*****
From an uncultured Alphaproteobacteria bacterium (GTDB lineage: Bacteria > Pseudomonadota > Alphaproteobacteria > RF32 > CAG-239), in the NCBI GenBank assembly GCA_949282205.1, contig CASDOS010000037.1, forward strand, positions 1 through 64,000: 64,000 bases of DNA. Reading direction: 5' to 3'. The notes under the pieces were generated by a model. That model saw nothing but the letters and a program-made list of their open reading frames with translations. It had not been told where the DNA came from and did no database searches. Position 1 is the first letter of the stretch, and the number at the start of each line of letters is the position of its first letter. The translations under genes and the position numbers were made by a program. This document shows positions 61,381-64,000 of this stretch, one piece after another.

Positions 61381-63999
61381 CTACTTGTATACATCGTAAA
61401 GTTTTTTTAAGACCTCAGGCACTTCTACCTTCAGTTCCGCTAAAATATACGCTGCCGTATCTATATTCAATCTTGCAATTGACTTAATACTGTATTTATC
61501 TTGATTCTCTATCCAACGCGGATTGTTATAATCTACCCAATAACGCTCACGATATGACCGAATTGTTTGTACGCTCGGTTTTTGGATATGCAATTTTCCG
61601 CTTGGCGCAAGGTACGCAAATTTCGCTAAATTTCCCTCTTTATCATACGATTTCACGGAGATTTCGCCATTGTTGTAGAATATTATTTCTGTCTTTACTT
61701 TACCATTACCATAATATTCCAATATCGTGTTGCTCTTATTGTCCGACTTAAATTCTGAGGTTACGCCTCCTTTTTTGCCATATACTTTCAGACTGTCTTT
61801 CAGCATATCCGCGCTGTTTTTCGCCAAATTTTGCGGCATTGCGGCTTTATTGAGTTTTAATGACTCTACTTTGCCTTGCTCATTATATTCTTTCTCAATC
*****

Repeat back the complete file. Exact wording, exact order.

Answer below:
From an uncultured Alphaproteobacteria bacterium (GTDB lineage: Bacteria > Pseudomonadota > Alphaproteobacteria > RF32 > CAG-239), in the NCBI GenBank assembly GCA_949282205.1, contig CASDOS010000037.1, forward strand, positions 1 through 64,000: 64,000 bases of DNA. Reading direction: 5' to 3'. The notes under the pieces were generated by a model. That model saw nothing but the letters and a program-made list of their open reading frames with translations. It had not been told where the DNA came from and did no database searches. Position 1 is the first letter of the stretch, and the number at the start of each line of letters is the position of its first letter. The translations under genes and the position numbers were made by a program. This document shows positions 61,381-64,000 of this stretch, one piece after another.

Positions 61381-63999
61381 CTACTTGTATACATCGTAAA
61401 GTTTTTTTAAGACCTCAGGCACTTCTACCTTCAGTTCCGCTAAAATATACGCTGCCGTATCTATATTCAATCTTGCAATTGACTTAATACTGTATTTATC
61501 TTGATTCTCTATCCAACGCGGATTGTTATAATCTACCCAATAACGCTCACGATATGACCGAATTGTTTGTACGCTCGGTTTTTGGATATGCAATTTTCCG
61601 CTTGGCGCAAGGTACGCAAATTTCGCTAAATTTCCCTCTTTATCATACGATTTCACGGAGATTTCGCCATTGTTGTAGAATATTATTTCTGTCTTTACTT
61701 TACCATTACCATAATATTCCAATATCGTGTTGCTCTTATTGTCCGACTTAAATTCTGAGGTTACGCCTCCTTTTTTGCCATATACTTTCAGACTGTCTTT
61801 CAGCATATCCGCGCTGTTTTTCGCCAAATTTTGCGGCATTGCGGCTTTATTGAGTTTTAATGACTCTACTTTGCCTTGCTCATTATATTCTTTCTCAATC